Have you ever been a salesperson?
If you’ve held a full-time or a part-time position that had “sales” in its job title or as its core activity, you’ve been a salesperson, of course. But there are many jobs in which “non-salespeople” engage in activities that essentially involve selling.
For example, most of us, at one time or another, have had to persuade someone of our position. That’s selling. Sometimes we must negotiate; that’s selling, too.
I bring up the issue of sales because if you are looking for a job – any job – you must employ successful sales techniques to convince a potential employer that you are the person to hire.
For those who feel they could never be a salesperson or who cringe at the thought of selling themselves, I say you have no choice. You must do it; you can do it; and the most effective selling techniques are those that involve the least “selling.” (In fact, you may be a great salesperson and not even recognize it.)
When you think of the quintessential salesperson, you probably conjure the image of a car salesman (new or used, take your pick) who is a hard-driving, relentless pest. He won’t let you leave the showroom until you buy, and he’ll use any tactic, including browbeating, to get you to sign on the dotted line.
I won’t deny there are plenty of salesmen like that in many industries. But there are tens of thousands of salespeople whom you’ve never heard of who make millions of dollars a year by delivering products and services wanted by their clients – who truly like dealing with the salesperson!
The key to these successful salespeople is that they listen intently. By asking the right questions and then shutting their mouths, the best salespeople elicit the problem their client or prospect is trying to solve. Most clients feel no need to buy an XYZ Widget, for example. But if a salesperson can show how an XYZ Widget can save the buyer money, make money, speed a process or in some way make the buyer’s life easier, a sale will be made.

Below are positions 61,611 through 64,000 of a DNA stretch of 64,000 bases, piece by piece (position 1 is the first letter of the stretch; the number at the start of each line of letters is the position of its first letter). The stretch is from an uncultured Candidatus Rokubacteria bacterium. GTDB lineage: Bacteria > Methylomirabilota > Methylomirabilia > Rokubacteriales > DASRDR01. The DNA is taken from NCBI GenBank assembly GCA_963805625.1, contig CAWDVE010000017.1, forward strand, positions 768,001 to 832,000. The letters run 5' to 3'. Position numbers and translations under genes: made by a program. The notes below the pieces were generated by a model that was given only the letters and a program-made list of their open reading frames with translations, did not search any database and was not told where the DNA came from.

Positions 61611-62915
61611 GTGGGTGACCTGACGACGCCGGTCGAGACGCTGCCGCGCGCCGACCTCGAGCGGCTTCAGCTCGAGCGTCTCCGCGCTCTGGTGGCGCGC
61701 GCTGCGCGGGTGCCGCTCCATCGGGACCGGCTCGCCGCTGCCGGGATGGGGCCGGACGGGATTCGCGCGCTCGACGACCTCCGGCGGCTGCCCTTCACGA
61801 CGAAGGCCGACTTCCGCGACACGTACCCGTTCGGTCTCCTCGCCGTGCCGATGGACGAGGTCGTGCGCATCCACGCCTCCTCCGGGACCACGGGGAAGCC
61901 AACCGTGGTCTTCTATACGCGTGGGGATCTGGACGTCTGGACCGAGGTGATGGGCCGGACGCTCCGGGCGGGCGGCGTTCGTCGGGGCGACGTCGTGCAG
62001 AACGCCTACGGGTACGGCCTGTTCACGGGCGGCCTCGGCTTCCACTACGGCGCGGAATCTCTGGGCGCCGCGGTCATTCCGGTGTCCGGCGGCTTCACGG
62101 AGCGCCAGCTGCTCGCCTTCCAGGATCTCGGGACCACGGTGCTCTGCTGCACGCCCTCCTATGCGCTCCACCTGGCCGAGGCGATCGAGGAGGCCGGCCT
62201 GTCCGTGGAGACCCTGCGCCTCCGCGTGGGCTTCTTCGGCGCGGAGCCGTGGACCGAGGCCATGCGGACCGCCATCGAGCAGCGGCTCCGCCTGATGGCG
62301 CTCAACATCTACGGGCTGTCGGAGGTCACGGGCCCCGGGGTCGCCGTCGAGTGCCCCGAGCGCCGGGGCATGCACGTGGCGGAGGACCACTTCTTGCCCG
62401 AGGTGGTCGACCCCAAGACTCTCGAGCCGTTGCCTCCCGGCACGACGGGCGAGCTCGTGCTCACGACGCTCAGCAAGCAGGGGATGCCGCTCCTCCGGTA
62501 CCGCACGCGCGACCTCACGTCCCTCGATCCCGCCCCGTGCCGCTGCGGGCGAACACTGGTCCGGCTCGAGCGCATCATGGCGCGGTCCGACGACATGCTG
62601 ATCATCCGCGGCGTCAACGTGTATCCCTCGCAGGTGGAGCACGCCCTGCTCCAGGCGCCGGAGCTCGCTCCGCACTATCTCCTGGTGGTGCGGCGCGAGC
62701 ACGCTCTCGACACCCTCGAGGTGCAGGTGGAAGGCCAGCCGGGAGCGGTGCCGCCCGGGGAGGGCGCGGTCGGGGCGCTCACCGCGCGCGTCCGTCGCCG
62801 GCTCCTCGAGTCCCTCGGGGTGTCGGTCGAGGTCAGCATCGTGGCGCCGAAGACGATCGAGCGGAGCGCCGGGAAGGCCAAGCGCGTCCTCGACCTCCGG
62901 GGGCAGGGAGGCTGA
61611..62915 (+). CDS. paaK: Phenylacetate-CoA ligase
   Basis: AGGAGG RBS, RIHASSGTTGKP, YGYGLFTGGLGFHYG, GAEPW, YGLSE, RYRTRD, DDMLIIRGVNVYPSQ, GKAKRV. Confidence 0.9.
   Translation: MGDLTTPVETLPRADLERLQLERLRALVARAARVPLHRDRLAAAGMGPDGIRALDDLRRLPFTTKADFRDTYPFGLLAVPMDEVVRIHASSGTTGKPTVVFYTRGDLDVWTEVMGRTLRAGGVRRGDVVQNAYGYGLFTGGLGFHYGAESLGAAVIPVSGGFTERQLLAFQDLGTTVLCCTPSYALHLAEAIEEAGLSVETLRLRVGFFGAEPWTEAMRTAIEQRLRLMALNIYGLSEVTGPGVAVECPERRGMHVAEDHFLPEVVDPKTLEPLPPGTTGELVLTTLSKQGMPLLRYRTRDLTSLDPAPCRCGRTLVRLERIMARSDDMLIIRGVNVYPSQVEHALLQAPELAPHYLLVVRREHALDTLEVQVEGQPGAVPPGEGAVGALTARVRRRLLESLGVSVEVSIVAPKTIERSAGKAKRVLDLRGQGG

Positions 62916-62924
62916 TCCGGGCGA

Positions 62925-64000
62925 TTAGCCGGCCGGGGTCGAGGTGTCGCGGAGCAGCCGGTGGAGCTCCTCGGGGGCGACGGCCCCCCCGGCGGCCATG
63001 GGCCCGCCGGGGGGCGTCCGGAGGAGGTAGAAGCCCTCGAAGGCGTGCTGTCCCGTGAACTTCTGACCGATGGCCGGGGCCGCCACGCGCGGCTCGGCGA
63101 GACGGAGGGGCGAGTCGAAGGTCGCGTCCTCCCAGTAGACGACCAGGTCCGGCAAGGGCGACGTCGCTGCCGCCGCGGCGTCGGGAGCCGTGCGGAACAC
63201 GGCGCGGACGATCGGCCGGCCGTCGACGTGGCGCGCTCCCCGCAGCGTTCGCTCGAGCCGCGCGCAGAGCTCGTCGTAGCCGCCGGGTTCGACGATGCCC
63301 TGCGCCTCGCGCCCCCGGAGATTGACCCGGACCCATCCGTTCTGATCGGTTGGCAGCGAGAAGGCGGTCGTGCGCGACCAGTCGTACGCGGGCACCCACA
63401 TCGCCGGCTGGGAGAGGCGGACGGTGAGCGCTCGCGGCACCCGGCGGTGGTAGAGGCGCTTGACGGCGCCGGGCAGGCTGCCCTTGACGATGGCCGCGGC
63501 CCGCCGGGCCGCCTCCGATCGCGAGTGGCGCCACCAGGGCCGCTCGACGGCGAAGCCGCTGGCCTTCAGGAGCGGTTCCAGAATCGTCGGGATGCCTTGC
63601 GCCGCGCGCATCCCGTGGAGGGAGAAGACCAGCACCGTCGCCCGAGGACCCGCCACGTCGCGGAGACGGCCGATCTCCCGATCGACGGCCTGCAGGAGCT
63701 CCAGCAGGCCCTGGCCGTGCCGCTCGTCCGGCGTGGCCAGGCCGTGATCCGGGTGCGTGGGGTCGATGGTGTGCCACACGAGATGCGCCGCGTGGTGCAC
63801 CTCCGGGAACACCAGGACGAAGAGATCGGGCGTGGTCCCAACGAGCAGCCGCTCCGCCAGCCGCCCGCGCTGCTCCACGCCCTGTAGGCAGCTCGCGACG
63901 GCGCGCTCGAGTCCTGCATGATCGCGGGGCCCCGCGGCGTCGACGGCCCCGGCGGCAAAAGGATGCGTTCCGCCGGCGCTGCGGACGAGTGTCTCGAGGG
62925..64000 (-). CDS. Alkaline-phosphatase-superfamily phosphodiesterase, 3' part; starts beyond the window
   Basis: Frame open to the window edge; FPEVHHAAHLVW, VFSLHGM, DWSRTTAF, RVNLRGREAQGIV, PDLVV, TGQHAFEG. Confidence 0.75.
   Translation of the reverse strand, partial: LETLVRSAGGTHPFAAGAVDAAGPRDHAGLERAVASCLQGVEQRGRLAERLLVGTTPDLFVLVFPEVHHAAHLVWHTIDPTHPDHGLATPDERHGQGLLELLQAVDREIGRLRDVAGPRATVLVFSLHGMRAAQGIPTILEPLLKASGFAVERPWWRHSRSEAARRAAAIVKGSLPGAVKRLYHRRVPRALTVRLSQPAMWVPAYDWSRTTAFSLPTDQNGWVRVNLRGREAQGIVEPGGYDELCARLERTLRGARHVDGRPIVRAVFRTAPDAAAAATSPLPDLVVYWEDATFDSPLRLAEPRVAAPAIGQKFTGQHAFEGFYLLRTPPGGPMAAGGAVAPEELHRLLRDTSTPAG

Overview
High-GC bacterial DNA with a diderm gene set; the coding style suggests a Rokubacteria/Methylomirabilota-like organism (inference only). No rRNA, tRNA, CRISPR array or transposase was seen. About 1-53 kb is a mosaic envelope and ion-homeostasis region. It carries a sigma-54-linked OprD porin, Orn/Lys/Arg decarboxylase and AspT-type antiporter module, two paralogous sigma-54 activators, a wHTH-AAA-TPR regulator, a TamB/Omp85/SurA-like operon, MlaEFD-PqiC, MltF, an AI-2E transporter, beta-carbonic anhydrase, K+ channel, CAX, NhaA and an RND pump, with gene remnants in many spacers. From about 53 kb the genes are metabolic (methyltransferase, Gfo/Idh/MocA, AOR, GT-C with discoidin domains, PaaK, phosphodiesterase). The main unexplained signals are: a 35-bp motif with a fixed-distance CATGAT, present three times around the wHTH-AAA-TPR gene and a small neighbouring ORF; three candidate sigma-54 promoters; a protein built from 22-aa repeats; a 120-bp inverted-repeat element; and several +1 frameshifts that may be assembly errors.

It’s the same thing with a job seeker. Employers don’t exist to hire you and further your career. They hire you to solve a problem. That’s why, when you go on an interview, your main goal is to find out about the company, the particular area that’s doing the hiring, and what the specific problem is that the person hired will solve. Encourage the person doing the hiring to talk, then shut up and listen.
As your potential employer explains his or her needs, take mental notes. When it’s your turn to talk, explain how you’ve solved similar problems at other jobs or how your background and experience lends itself to the problems at hand.
If the chemistry is right (and chemistry is always subjective), if you listen intently, and if you offer a satisfactory solution to your prospective employer’s problems, you are very likely to get the job. That’s the kind of selling most of us can do.
(C) Copyright 2002 Evan Cooper. Syndicated by Paradigm News, Inc.